Marcus Ellis

Front End Web Developer

© 2014. Marcus Ellis All rights reserved.

FeOpsConf Notes, Day 1



Alex Sexton, Stripe

What is Front End Ops? Serving web pages/apps is super hard. FeOps is the collection of things you can do to make serving them easier. The act of building performance (and dev happiness) in as a default.

Why? So you can focus on your product. Mature FeOps benefits the developer.

Speed is the metric we measure by. Speed of app, speed of ???, speed of development.

Speed of the app

How to speed up your app in 5 simple steps.

  1. Forget everything you know b/c it's wrong.
  2. It's probably the network.
  3. Read "High Performance Browser Networking".
  4. Measure.
  5. Measure.

Measure distribution of load times, not just the aggregate. Break it down by network speed, geography, device, etc. Meaure twice. Optimize once.

Build a Dashboard

Measure performance and tie to commits.

SpeedCurve - dashboard tool for displaying front-end performance metrics.

Other Thoughts

Performance and Maintainability with Continuous Experimentation

Seth Walker, Etsy


Measure the growth (in files and loc) of codebase. Growth of codebase decreases confidence of developer and increase need of testing.

Feature Flags

Configuration driven access to features and library upgrades with staged rollout to users. Internal first, external piece meal.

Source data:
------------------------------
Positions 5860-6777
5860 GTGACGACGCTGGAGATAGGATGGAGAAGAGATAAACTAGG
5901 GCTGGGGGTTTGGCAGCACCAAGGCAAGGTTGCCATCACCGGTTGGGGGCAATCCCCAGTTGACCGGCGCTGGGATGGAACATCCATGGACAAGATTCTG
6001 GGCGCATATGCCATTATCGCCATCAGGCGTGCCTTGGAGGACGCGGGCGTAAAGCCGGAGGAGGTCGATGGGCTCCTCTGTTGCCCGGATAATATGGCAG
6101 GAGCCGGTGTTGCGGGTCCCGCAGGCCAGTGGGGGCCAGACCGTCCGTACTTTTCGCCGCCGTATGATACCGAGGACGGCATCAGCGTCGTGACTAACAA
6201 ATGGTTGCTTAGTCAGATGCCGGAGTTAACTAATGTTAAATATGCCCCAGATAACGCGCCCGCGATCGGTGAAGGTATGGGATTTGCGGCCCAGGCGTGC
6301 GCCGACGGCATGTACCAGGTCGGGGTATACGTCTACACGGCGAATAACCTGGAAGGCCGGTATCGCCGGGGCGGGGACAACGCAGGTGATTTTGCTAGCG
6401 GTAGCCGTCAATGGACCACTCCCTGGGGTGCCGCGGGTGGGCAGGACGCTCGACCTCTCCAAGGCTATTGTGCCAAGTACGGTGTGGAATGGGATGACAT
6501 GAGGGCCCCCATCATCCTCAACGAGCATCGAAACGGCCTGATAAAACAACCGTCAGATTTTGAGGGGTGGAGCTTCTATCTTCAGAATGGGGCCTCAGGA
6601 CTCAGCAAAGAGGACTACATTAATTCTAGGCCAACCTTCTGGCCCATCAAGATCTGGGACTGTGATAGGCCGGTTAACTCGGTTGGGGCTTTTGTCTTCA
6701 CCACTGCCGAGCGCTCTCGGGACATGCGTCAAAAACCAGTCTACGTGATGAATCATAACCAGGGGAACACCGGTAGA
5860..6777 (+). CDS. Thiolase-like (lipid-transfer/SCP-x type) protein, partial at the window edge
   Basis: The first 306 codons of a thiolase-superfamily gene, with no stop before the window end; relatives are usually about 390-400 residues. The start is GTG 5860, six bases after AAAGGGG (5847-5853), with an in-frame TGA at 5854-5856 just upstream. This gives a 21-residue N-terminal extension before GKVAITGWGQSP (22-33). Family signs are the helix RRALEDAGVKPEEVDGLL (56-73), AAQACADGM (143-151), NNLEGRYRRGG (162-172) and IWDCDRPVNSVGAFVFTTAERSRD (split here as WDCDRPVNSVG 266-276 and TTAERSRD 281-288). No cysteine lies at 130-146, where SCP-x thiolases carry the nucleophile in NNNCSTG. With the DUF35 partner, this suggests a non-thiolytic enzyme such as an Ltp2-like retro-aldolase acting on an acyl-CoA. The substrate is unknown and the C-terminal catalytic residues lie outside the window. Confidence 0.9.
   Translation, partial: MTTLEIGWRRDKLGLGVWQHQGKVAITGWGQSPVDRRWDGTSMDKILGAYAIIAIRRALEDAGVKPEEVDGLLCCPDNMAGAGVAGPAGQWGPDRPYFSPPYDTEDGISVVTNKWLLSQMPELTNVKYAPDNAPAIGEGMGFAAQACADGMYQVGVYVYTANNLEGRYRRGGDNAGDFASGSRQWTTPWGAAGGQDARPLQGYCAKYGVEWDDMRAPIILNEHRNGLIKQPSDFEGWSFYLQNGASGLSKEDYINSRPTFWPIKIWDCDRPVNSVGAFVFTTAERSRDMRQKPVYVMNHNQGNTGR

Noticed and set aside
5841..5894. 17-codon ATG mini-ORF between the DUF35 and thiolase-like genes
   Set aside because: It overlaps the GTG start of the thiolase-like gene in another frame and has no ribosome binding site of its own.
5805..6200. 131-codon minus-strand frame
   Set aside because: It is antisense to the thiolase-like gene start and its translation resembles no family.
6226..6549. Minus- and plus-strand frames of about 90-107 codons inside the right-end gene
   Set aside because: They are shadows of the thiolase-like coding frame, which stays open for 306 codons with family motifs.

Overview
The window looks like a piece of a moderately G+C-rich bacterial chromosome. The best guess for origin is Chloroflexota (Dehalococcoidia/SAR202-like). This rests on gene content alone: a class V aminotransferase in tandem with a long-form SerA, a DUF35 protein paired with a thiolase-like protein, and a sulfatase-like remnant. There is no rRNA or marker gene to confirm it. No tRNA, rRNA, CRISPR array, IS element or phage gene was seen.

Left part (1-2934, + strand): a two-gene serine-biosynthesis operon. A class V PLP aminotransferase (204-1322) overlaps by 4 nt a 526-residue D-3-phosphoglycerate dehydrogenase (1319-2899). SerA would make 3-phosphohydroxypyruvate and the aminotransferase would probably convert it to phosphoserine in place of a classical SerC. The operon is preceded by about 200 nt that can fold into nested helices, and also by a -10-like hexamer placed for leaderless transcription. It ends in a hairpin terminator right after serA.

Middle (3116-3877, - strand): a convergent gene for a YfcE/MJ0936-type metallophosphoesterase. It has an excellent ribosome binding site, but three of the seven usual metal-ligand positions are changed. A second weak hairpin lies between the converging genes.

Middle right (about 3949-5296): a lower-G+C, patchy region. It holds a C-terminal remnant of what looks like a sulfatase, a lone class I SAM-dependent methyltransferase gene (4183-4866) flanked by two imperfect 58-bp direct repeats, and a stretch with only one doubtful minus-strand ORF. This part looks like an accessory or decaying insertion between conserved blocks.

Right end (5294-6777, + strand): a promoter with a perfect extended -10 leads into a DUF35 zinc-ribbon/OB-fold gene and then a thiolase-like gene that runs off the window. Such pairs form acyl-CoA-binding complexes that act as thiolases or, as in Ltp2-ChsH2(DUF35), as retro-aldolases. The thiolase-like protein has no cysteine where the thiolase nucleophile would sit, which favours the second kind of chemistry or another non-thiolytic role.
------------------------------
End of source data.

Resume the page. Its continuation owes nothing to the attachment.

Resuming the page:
Feature flags can lead to bloat/cruft. As experiments are deactivated, it's important to also remove that code.

Etsy deploys application code 50 times per day.

Git, CI and Making it Pretty

Sarah Goff-Dupont, Atlassian

CI & Branching

Everything is in a branch (bugs, features, etc.). Master is always pristine and releasable. Run CI on branches so you can ensure Master never gets polluted. Do so by cloning Master's CI config. You can use a git hook to detect new branches and automatically do the clone for you. There is a Jenkins plugin; it's built into Bamboo.

Building with every commit can lead to lengthy build queues. Make branch builds a manual, push-button build; master and release branches stay automatic. The only commits to master and release branches should be merges from feature and bug-fix branches. Bamboo can automatically disable/delete unsused branch build configs.

Rebase before merging. Or run an integration branch (is that the same as "Staging"?).

git hooks

Scripts that are run when something happens in your branch. Can run client- or server-side as well as pre- or post-activity (ie, before or after a commit or push). Examples: Run jshint client-side before allowing a commit; check for proper test coverage before allowing a merge.


Rebooting Flickr on a Node.js Stack, One Page at a Time

Bertrand Fan, Flickr

Flickr is currently built with PHP, transitioning to Node.js. They are using Express. The reboot stack sits between the web client and the API.

In production they're running on Manhattan (sorta like Heroku). 1 Manhattan instance is 1 server running 16-32 Node processes.

They developed a way to bucket users and route them to the new, reboot stack while leaving others on the classic, PHP version of the app.

Apache Traffic Server and cookies to handle routing to classic vs reboot.

UglifyJs can do conditional compilation by evaluating global variables.